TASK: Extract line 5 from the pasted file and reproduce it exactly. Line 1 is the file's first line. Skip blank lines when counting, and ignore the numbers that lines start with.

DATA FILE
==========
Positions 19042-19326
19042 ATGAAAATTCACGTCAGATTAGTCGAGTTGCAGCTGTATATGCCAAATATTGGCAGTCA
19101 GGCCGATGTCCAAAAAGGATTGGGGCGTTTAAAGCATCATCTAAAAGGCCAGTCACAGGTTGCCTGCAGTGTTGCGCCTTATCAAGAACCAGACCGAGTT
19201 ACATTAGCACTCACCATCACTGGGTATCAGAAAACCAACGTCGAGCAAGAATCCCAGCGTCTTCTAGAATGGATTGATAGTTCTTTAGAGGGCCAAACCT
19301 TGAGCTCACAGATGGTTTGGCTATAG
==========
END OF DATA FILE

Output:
19301 TGAGCTCACAGATGGTTTGGCTATAG